The Delhi High Court recently held that a retweet of a defamatory post amounts to publication and attracts criminal liability, potentially paving way for far-reaching consequences.
In an unprecedented ruling in Arvind Kejriwal v. State & Anr, the adjudication was based on a retweet and not on the original publication of the author. The Court carved out a distinction on the basis of the influence a public figure with greater traction can wield on social media, as opposed to someone with limited followers.
The question that now arises is where does one draw the line when it comes to attaching liability of criminal defamation in view of the nature and degree of a person's influence online? Also to be explored is the far-reaching impact the verdict may have when it comes to sharing of content on social media platforms.
Dichotomy of the ruling
This is the first time that a ruling under criminal defamation has fastened liability to a person who retweets or republishes.
The Court said that the extent of harm caused to the reputation of the aggrieved person would depend on the level of influence and the potential reach of the individual who retweets such defamatory content.
“If a public figure with a millions of followers retweets any defamatory content, the impact on the aggrieved person’s reputation and his character will be much greater, since the larger audience and the influence wielded by a public figure would amplify the spread and longevity of the defamatory content,” it stated.
On the other hand, the judgment underlined the “less severe” or non-defamatory nature of impact of a defamatory imputation when retweeted by an “individual with negligible followers or very limited influence”.
“If a defamatory imputation is retweeted by an individual with negligible followers or very limited influence, the impact on the complainant's reputation may be less severe or may not even be of a nature to fall within the ambit of offence of defamation."
It clarified that if such a situation arises, it will be matter of trial to determine whether a person with 10 or less followers retweeting or reposting defamatory content can be liable for criminal defamation under Section 499 of the Indian Penal Code.
Distinction between platform and originator; disclaimer as a protective shield
Senior Advocate Sajan Poovayya, who has been dealing with cases in the technology space for over two decades, pointed out another significant outcome of the judgment, although the Court did not spell it out explicitly.
The verdict, Poovayya said, inherently carved out a reasonable distinction between the originator and the platform, as it did not attribute the same protections available to a platform to the originator.
“Secondly, I think this is a judgment of far-reaching import, particularly because it is under criminal jurisprudence. This is for the first time that there is clarity, which is brought in, in terms of the liability of a person who retweets or republishes,” he said.
It is worth noting that the High Court said that a disclaimer can be used as a protective shield from action for defamatory tweets.
Paragraph 63 of the High Court’s judgment held that retweeting or reposting of defamatory content without a disclaimer - whether a person agrees or disagrees with or verifies the content in question to their followers will amount to republishing the original defamatory content.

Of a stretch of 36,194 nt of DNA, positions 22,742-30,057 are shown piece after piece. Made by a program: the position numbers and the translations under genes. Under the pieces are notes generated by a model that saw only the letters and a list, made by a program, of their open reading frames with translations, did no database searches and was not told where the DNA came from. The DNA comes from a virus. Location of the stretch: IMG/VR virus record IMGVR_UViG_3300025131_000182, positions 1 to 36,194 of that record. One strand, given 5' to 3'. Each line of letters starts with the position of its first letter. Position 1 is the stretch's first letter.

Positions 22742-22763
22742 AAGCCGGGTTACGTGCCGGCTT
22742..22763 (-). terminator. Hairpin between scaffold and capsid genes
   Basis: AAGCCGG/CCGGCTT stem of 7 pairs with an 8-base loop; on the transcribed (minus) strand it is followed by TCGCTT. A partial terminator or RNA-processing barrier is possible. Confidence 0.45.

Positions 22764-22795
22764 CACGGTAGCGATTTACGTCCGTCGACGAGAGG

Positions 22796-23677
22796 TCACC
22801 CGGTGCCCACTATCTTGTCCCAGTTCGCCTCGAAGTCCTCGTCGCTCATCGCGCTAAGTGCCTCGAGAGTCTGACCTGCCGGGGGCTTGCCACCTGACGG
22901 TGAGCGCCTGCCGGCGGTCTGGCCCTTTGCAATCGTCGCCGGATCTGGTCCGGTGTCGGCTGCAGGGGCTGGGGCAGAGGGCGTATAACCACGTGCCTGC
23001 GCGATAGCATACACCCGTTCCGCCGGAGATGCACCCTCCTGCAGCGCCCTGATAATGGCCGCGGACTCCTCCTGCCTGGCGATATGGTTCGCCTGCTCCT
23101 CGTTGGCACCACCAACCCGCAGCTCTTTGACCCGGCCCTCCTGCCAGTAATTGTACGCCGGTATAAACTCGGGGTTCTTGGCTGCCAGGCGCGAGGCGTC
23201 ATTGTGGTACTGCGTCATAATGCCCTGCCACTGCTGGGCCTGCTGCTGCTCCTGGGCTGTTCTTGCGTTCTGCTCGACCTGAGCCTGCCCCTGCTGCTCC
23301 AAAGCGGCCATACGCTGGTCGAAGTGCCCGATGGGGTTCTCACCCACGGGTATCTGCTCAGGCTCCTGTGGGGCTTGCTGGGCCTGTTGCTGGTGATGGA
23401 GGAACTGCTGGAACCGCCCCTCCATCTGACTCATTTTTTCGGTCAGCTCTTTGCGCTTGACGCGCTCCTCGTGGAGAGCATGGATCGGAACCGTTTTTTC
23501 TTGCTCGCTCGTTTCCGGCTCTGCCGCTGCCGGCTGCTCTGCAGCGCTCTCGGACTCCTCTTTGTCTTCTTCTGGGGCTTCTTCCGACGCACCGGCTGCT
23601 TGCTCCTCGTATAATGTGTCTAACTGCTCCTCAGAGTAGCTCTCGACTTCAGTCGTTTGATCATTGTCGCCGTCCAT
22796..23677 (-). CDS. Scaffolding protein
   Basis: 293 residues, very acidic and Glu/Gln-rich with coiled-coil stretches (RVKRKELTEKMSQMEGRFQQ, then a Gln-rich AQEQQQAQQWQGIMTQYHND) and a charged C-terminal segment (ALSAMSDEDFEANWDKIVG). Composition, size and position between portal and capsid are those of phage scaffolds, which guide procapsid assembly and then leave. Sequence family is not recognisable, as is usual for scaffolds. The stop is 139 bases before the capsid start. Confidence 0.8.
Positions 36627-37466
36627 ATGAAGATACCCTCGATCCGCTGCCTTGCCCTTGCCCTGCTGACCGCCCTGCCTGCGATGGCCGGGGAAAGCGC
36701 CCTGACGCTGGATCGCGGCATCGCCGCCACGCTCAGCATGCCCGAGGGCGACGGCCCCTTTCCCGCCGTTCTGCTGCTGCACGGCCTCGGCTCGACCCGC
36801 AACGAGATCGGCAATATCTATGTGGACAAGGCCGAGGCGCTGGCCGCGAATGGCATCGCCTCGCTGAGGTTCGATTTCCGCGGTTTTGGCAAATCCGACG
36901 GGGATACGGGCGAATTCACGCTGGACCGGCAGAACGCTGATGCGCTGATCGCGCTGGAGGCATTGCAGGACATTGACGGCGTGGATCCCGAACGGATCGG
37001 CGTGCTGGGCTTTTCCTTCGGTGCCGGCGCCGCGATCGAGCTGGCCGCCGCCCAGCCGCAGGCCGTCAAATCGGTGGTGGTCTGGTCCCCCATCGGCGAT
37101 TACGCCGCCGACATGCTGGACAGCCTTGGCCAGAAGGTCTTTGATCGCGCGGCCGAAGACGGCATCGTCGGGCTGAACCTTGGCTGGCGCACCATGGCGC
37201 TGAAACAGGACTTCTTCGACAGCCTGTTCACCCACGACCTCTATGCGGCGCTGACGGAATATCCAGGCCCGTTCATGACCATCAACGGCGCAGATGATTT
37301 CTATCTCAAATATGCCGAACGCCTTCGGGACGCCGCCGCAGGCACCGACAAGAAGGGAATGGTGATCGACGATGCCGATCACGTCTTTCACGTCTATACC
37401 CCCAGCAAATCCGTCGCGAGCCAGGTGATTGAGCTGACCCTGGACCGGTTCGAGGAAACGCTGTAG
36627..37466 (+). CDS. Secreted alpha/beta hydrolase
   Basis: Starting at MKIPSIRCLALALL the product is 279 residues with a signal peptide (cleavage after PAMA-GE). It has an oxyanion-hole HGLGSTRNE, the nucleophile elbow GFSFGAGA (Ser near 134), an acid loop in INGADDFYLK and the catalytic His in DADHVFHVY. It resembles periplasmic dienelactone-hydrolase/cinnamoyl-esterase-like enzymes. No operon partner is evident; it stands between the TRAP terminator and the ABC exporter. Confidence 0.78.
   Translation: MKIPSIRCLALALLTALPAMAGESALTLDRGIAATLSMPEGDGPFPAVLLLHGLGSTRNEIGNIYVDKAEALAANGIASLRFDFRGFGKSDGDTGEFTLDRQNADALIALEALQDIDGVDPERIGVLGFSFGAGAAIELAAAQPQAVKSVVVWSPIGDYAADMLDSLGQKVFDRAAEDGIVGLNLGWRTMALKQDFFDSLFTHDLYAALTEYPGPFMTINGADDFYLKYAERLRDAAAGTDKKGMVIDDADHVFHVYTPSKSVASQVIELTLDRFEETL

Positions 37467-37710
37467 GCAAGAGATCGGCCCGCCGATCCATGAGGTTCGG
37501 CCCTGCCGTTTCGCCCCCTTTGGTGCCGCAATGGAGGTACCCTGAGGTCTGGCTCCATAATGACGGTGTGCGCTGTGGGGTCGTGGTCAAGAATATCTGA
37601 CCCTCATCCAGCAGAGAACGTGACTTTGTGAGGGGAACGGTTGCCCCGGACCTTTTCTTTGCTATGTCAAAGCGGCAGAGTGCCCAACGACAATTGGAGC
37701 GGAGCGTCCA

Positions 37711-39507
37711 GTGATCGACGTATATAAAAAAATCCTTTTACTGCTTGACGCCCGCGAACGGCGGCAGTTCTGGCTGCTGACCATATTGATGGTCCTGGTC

Poovayya noted that in a case of a retweet, the originator is actually somebody else, and the person retweeting becomes the publisher.
“Therefore, to that extent, I think Justice Sharma has made a distinction saying that if you simply retweet then the assumption is that you have looked at the content, you agree with the content, and therefore you are disseminating it to the public,” he added.
Subjectivity leads to uncertainty
However, Poovayya has his reservations on the subjectivity of the ruling.
“Where do you draw the line? I understand an easy example will be that someone has 10 followers, but someone else has 1 million followers. The distinction in that scenario is understandable. But what if somebody has 100 followers, who actually are opinion leaders and thought leaders themselves? Whereas someone else has a 1,000 followers, but those followers are not of any significance in the community? Do you still apply the numerical rule and attribute liability upon the retweeter who has more number of followers?” he argued.
The senior lawyer, therefore, believes although the judgment has brought clarity on disclaimers and retweets, there remains a subjective element and consequent uncertainty based on the number of followers and the impact of the retweet.
“I think this vagueness leads to some amount of uncertainty in the regulatory framework, and that will have a chilling effect on free speech. In case of criminal liability, it is very important to eliminate vagueness," he added.
According to Poovayya, there should be a clear-cut rendition in terms of what the liabilities are.
"'Thus far and no further’ should be clearly described. If you go forward, there is penalty and If you don't, there is no penalty. That line ought not to be smudged. The Rubicon must be very clear in criminal law," he said.
While the Delhi High Court verdict brings clarity on who will become a publisher and why having more followers is an important factor, when it comes to defamation, experts such as Poovayya voice concerns over the "subjective element" that has been brought about.
The Senior Advocate is also in favour of doing away with the concept of criminal defamation, opining that it should only be a civil wrong.
"I am a hardcore free speech proponent. I'm a firm believer that in modern times of technology and information revolution, to de-criminalize defamation is the need of the hour. It must be a matter amenable to civil remedies alone," he said.